After a supplier has been qualified, it’s important to routinely mentor and monitor suppliers’ performance with in person visits, audits and implementation of on-site quality assurance programs. AQL testing(6), and pre-shipment inspections are only final steps as quality problems can’t be fixed just before products ship. Asia factory audits and practices for pre-shipment inspections in China/Asia may require some refining from common practices in the West. Offshore factory audit consultants can assist with these differences.
It Won’t Happen Overnight
While some of these new challenges have undoubtedly motivated companies to relocate manufacturing to Southeast Asia, Mexico, and even back home, it’s important to look at the pros and cons for both the short-term and long-term. With the entire travel industry turned upside down many U.S. companies are increasingly relying on factory supply chain consultants in Southeast Asia to assist in the search to find manufacturing alternatives in Taiwan, Thailand, Vietnam and India. Rome wasn’t built in a day and neither will setting up manufacturing in a new country. The obstacles corrected and smoother roads paved over decades will take time and patience to replicate. Industry 4.0 will affect value chains and supply chains in the long term. As labor costs continue to increase world-wide and automation continues to take center stage total cost of goods is not the same as a spreadsheet quotation.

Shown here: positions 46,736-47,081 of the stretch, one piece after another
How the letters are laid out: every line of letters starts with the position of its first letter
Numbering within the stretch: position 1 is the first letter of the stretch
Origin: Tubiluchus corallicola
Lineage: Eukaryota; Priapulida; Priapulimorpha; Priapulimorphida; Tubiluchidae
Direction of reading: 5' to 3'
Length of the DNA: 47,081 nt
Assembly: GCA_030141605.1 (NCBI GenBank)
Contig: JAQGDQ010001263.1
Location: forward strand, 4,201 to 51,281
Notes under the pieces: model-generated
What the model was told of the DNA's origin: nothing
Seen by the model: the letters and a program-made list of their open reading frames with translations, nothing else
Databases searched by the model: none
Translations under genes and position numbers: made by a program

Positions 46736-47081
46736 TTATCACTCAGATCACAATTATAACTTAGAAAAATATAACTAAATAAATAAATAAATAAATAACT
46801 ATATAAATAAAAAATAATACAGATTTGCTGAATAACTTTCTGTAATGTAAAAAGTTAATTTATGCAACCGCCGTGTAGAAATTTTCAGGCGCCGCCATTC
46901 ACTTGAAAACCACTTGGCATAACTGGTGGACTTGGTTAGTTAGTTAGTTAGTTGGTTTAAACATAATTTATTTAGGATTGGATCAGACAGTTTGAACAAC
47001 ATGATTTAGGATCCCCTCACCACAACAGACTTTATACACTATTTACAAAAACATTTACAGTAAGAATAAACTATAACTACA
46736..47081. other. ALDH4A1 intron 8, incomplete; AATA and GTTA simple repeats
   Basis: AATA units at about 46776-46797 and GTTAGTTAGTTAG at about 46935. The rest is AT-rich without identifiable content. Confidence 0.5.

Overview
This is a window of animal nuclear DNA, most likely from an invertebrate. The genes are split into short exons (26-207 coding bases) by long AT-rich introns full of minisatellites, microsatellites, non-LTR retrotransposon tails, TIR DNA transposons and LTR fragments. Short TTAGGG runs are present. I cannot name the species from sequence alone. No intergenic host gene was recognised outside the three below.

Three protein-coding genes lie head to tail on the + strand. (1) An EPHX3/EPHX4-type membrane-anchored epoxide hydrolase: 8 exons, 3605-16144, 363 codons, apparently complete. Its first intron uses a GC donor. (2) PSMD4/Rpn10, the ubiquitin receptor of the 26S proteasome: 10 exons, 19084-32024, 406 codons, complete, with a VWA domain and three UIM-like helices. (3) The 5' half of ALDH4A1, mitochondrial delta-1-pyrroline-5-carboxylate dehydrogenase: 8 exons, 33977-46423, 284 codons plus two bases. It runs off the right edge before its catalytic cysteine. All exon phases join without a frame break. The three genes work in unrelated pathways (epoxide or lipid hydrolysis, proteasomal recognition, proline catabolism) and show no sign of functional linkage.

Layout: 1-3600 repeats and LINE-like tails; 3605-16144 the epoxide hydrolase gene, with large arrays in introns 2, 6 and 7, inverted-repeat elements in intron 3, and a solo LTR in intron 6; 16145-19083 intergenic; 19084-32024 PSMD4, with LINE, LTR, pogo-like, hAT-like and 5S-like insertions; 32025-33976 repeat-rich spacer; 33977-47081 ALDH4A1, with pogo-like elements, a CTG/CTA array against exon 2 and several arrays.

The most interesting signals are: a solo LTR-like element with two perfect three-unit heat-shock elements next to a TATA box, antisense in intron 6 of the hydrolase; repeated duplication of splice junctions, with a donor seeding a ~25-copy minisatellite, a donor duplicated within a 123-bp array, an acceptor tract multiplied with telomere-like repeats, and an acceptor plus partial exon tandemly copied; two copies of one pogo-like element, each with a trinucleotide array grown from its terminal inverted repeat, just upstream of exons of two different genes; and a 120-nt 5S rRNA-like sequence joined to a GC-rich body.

Evy Pinero is a research assistant with Baysource Global and currently pursuing an International Masters in Engineering Management at Tsinghua University in Beijing.